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Press Releases :: April 16, 2008

Committee Moves Forward On Nanotechnology Reauthorization

(Washington, DC) – As a step towards the reauthorization of the National Nanotechnology Initiative (NNI), the House Science and Technology Committee held a hearing today to review the program and proposed draft legislation. As the Committee of jurisdiction, the body has held many hearings throughout this and past Congresses to improve the program in an effort to maintain the U.S.’s competitive lead in nanotechnology. As an advocate for advancement in nanotechnology, Chairman Bart Gordon (D-TN) discussed the enormous benefits and national significance of the field.

"The term ‘revolutionary technology’ has become a cliché, but nanotechnology truly is revolutionary. We stand at the threshold of an age in which materials and devices can be fashioned atom-by-atom to satisfy specified design requirements. Nanotechnology-based applications are arising that were not even imagined a decade ago," stated Gordon. "The range of potential applications is broad and will have enormous consequences for health care and medicine, water purification, and electronics, to name a few examples. Indeed, the scope of this technology is so broad as to leave virtually no product untouched."

"Nanotechnology is one of the next frontiers of science and research, and this field directly impacts all sectors of society from health care to energy to national security," added Subcommittee Chairman Brian Baird (D-WA). "I am honored to have led a series of hearings on the commercialization of nanotechnology, the importance of educating students about the nanotechnology field, and the potential environmental and health risks of nanotechnology. I am pleased to take part in this full committee hearing today on the NNI. I look forward to working with Chairman Gordon on the reauthorization bill and to ensuring that the federal government remains an important partner in our country's efforts to stay at the forefront of this unique and cutting edge science."

NNI was authorized by the 21st Century Nanotechnology Research and Development Act of 2003 (P.L. 108-153). The 2003 statute established formal interagency planning, coordinating, and budgeting for NNI. Currently, twenty-six federal agencies participate in NNI, 13 of which contribute to NNI’s research and development budget. The legislation requires formal reviews of NNI’s program content and implementation by the National Academies and an advisory committee of non-government experts.

"The cooperation and planning processes among the participating agencies in the NNI have been largely effective. The NNI has led to productive, cooperative research efforts across a spectrum of disciplines, and it has established a network of national facilities for support of nanoscale research and development," said Gordon.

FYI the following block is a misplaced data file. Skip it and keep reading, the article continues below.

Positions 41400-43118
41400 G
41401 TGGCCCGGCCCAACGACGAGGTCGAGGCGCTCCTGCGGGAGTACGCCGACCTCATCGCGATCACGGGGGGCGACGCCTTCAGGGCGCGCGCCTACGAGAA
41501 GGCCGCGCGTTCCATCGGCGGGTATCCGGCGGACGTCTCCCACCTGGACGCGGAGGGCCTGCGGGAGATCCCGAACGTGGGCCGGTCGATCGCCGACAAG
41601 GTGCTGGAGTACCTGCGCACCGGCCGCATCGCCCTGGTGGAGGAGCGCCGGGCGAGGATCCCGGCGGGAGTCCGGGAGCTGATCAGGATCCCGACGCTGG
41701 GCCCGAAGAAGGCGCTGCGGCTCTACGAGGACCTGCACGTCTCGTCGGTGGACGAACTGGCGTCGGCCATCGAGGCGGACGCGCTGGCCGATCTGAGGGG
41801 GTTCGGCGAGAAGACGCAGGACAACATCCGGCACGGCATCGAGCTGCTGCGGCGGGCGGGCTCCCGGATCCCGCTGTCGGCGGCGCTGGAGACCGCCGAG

The draft legislation encompasses recommendations from Committee Members and stakeholders, witness testimony from previous NNI hearings, and formal reviews of NNI in 2002 and 2006. The proposed draft changes to the program include: strengthening the planning and implementation of the environment, health, and safety component; increasing emphasis on nanomanufacturing research and commercialization; creating a new focus on large-scale R&D projects in areas of national significance; and enhancing support for K-16 educational programs related to nanotechnology.

"Although the NNI has from its beginnings realized the need to include activities for increasing understanding of the environmental and safety aspects of nanotechnology, it has been slow to put in place a well designed, adequately funded, and effectively executed research program to address this issue," added Gordon. "The environmental and safety component of NNI must be improved by quickly developing and implementing a strategic research plan that specifies near-term and long-term goals, sets milestones and timeframes for meeting near-term goals, clarifies agencies’ roles in implementing the plan, and allocates sufficient resources to accomplish the goals."

In March, the Research and Science Education Subcommittee held a hearing focused on the importance of translating the results of nanotechnology research into commercial products and processes. In recognition of the significance of nanomanufacturing, the draft legislation establishes steps to increase the number of nanotechnology related projects under the Small Business Innovation Research Program and the Technology Innovation Program, authorized under the COMPETES Act.

At today’s hearing the following witnesses testified: Mr. Floyd E. Kvamme, Co-Chair of the President’s Council of Advisors on Science and Technology; Mr. Sean Murdock, Executive Director for the NanoBusiness Alliance; Mr. Joseph Krajcik, Associate Dean for Research and Professor of Education at the University of Michigan; Dr. Andrew Maynard, Chief Science Advisor of Projects on Emerging Nanotechnologies at the Woodrow Wilson Center; Dr. Raymond David, Manager of Toxicology at the BASF Corporation; and Dr. Robert R. Doering, Senior Fellow and Research Strategy Manager for the Texas Instruments.

For more information on this hearing or to access witness testimony, visit the Committee’s website.

 

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